Panorama diTodi
Back towards Porta Libera there is Porta Aurea and the Camuccia district, which occupies the area between the two circles of Roman fortifications – a mere 80 metres one from the other. The church of Santa Maria in Camuccia, composed of a 7th - 8th cenury construction beneath and a 13th century building above, stands on the main street of this area. The two columns at the entrance are Roman. The interior contains fine 14th and 15th century fresco decoration, but the most interesting element is certainly an extremely rare 12th century wooden statue of the 'Madonna with Child', similar to an 1198 piece currently in the Dahlem Museum of Berlin. The heads of the work were restored in the 16th or 17th century. The church also contains an interesting collection of Roman artefacts unearthed during excavations carried out here.

The street continues to Via Roma. To the right, after passing under Porta Catena starts the 13th century Borgo Ulpiano area that stretches until Porta Romana. To the right of this gate there is the church of San Nicolò de Criptis, founded by the Benedictines in the 12th century above what had been the cavea of the Roman amphitheatre and subsequently enlarged in the 14th century.

To the left of Porta Romana stands the church of San Filippo Benizi, founder of the Servi di Maria order, who died in 1285 in the fomer convent of the Serviti order that was given to the Sisters of Claire in 1595.
Outside Porta Romana stands the greek cross structure of the Chiesa del Crocifisso, built by order of Bishop Angelo Cesi in 1591-95 to a design by Valentino Martelli. The final stage of the works were carried out under the supervision of Ippolito Scalza.

Le Mura
Via Matteotti leads upwards to the centre from Porta Romana. Directly before Porta Marzia, turn right towards Piazza del Mercato Vecchio. The left hand section of the square is closed in by the arched remains of what must have been a magnificent Roman building. Known as i Nicchioni, the arches date from the 1st century AD and could have been either a facade for the supporting structures for the Forum above or the lower part of a temple that once looked onto the Forum. Medieval and Renaissance dwellings have since been erected over them. The remains of a Roman mosaic are visible in front of the arches. During the Middle Ages this was the square where the town marked was held.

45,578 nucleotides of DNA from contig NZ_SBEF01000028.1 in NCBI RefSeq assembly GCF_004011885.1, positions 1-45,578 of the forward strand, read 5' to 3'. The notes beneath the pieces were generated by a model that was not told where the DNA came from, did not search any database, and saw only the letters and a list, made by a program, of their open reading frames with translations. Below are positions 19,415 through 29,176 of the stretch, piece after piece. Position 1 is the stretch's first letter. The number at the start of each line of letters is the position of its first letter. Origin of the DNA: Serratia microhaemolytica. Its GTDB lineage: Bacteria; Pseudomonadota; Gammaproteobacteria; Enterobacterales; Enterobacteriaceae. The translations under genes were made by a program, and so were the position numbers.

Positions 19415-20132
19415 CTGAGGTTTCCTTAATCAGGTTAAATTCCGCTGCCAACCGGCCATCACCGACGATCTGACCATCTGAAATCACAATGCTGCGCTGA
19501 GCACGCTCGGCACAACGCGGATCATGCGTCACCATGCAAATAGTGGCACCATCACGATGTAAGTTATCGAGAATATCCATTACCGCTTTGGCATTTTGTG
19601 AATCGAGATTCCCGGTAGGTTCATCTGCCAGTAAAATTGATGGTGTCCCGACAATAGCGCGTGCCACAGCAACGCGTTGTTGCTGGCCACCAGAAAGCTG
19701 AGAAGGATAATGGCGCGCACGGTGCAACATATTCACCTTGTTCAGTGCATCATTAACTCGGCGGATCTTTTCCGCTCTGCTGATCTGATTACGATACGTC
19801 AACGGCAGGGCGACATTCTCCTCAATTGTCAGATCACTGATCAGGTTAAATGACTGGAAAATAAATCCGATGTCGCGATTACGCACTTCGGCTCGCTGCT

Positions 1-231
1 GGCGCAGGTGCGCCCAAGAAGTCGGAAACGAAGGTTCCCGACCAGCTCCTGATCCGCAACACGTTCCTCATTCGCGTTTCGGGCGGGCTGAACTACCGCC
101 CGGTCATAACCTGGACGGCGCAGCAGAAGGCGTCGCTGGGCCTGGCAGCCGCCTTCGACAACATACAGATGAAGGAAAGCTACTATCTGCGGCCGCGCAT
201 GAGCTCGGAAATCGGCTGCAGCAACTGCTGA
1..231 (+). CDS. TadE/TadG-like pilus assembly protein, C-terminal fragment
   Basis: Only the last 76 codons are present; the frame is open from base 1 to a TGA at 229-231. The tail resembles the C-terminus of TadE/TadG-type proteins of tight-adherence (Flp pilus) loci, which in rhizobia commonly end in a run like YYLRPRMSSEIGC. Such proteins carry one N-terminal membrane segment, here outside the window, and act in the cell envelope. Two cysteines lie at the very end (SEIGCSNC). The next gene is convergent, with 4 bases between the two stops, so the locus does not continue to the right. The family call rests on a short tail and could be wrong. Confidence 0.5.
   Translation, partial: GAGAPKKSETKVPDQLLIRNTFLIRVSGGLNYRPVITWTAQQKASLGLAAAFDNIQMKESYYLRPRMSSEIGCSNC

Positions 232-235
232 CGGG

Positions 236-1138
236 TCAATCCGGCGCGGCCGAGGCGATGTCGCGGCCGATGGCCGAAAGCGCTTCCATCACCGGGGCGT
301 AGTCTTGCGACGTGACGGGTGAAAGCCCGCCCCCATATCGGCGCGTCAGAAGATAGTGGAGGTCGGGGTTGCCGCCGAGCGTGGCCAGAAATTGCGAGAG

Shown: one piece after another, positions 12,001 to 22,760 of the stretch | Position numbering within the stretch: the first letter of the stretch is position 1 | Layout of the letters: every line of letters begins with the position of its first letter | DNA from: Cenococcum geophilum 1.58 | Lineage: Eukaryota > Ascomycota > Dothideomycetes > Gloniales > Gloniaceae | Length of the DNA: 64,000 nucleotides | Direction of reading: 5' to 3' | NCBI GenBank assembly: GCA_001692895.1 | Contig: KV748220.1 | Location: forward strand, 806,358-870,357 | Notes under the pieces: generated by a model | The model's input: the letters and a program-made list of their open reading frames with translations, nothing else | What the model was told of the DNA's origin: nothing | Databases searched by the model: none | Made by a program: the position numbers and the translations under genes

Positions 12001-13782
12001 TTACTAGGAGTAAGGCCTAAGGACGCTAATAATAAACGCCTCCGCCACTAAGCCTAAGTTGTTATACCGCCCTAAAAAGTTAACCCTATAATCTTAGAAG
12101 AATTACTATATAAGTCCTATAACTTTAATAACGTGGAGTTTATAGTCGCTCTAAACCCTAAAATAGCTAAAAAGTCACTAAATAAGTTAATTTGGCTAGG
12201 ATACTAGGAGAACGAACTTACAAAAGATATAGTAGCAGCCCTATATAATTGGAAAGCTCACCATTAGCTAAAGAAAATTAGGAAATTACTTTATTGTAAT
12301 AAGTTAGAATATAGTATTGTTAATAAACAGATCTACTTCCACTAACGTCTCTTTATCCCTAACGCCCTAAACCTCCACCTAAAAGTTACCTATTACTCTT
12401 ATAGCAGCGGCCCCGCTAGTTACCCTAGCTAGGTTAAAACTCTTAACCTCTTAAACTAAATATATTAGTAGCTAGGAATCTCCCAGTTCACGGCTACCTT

The church of San Carlo stands immediately after the square. Originally consecrated to St Ilarius, mention of this church appears in records as early as 1118. No less than four bishops were present in 1249, when the church was renovated and reconsecrated. The Fonte Scarnabecco, a little further on, is a washing fountain built by the Scarnabecco podestà of Bologna in 1241 as part of a project to ensure that the city had sufficient water.

After the church of Santa Prassede, rebuilt in the 14th century, and the gate that bears the same name, the Borgo Nuovo quarter of Todi is built steeply downhill. The buildings of the monastery of the Sisters of Claire stands on the right. An interesting iconographic discovery was made here in 1975 when a 1346 fresco depicting sould in Purgatory was brought to light. This is one of the earliest known depictions of Purgatory and is taken from a vision received by the Irish bishop St Patrick.

Returning upwards towards Piazza del Popolo, Palazzo del Vignola stands on the right hand side of the street shortly before the Duomo. One of Italy's most important and established antiques fairs is held here each April.

The street continues, flanking the cathedral, and ends up in Piazza del Popolo, known also as Piazza Grande or Maggiore. This is the historic heart of Todi and one of the finest Medieval squares in Italy, surrounded on all sides by public buildings and the facade of the cathedral itself.

Cattedrale o Duomo dedicato a S. Maria Assunta